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Low bean connector melts

This is a discussion on Low bean connector melts within the Firebird / WS6 forums, part of the Vehicle Specific category; I am on my third drivers side headlight door motor. The original failed to come up so I replaced it ...

  1. #1
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    Low bean connector melts

    I am on my third drivers side headlight door motor. The original failed to come up so I replaced it with an Oreilly auto store lifetime warranty and after about a month the low beam connector melted so I replaced the motor under warranty and also the headlamp and it happened again after about a month. The can is not driven excessively long at night. Has anyone else had this problem? I may just have to go with a heavier gage wire. Any suggestions are appreciated. Thanks

  2. #2
    Auto Painter RyanJM's Avatar
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    Too small of a wire would make it heat up and melt. Another cause is people who runn high(100) wattage bulbs in the low beams without upgrading the wiring. make sure all the connections are crimped tight, soldering is always better. Loose connections make woires heat up because there not conducting the power properly.
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    Senior Member Schmalgar's Avatar
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    Old thread, but this has just happened to me. The socket/connector to one of the low beams has melted, the wire itself melted through as well. It did occur shortly after I replaced the bulb, so I have to wonder if I got the wrong bulb now, and overpowered it. I will check that.

    Does anyone one else have experience or insight with this problem? Is there anything else besides the power rating of the bulb I used that I need to check?

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    Moderator Cutlass's Avatar
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    poor connections can cause excessive resistance and heat build up. The terminals could have been worn out/fitting loosely together

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    expensive tires az gt eater's Avatar
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    I can tell you that my connectors are melting. No problems. Just noticed it.

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    Senior Member Schmalgar's Avatar
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    Quote Originally Posted by Cutlass View Post
    poor connections can cause excessive resistance and heat build up. The terminals could have been worn out/fitting loosely together
    There was corrosion on one of the terminal prongs on the new headlight. Does that mean anything obvious, like bad connection/excessive resistance, like you say?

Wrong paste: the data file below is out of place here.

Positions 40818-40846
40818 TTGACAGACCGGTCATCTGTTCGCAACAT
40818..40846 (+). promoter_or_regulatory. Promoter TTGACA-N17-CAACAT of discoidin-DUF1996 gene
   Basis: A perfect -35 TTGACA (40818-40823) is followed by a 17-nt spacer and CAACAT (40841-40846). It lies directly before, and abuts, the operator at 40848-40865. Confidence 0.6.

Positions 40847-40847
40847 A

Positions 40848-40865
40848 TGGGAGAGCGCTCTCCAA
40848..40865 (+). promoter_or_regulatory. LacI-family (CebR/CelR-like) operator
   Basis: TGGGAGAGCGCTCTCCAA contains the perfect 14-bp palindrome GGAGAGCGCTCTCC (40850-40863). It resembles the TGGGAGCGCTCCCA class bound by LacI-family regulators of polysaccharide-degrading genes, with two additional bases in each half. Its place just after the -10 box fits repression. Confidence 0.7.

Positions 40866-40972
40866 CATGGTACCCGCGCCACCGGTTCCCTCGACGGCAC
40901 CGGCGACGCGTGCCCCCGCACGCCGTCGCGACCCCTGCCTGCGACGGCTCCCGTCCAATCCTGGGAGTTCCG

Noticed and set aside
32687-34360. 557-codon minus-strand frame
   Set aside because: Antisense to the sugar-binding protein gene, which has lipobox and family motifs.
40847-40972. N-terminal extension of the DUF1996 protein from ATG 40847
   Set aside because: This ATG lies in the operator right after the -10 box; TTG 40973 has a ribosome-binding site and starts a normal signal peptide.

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    Moderator Cutlass's Avatar
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    yes. Corrosion cause high resistance. High resistance can cause heat related problems.

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    Senior Member Schmalgar's Avatar
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    04 Cobra 'vert - M6 mysti
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    Roger, thanks. It was a brand new bulb though, so I was wondering where the corrosion came from... I guess the socket itself was probably corroded and it rubbed off on the bulb...

    How difficult is it to add/wire a new socket? Is it something a noob with good general skills can do, or am I better off taking it to a shop?

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    Moderator Cutlass's Avatar
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    Its easy. Just cut the wires (becareful to leave enough wires to work with though.), strip some insulation back, and crimp together the new socket leads to those wires with butt splice connectors. The most important part next is to make sure those splices are weatherproof, or you'll be doing it again in a year or 2.
    To make them weather proof, you can melt some hot glue over the open ends. Some sockets come with nice weatherproof butt splice connector. You put a lighter to them and they melt, shrink, and ooze out goo to seal the wiring. You can also find those splice connectors at boat and marine stores.

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    Senior Member Schmalgar's Avatar
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    Excellent. Thanks for the tips, bud!

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    After replacing the socket, clean up the prongs on your light if they appear to be corroded. A small piece of emory cloth, fine grit sandpaper, or even a small wire brush will work. Like Cutlass pointed out -- corrosion creates higher resistance to the flow of electricity and that equate to higher heat. Applying di-electric grease to the connection is also a good idea. You can get this at most parts stores and possibly Radio Shack. Goop up the terminals a bit before you snap it together and this will prevent future corrosion.

  12. #12
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    This happened to me and ended up being a bad connector.

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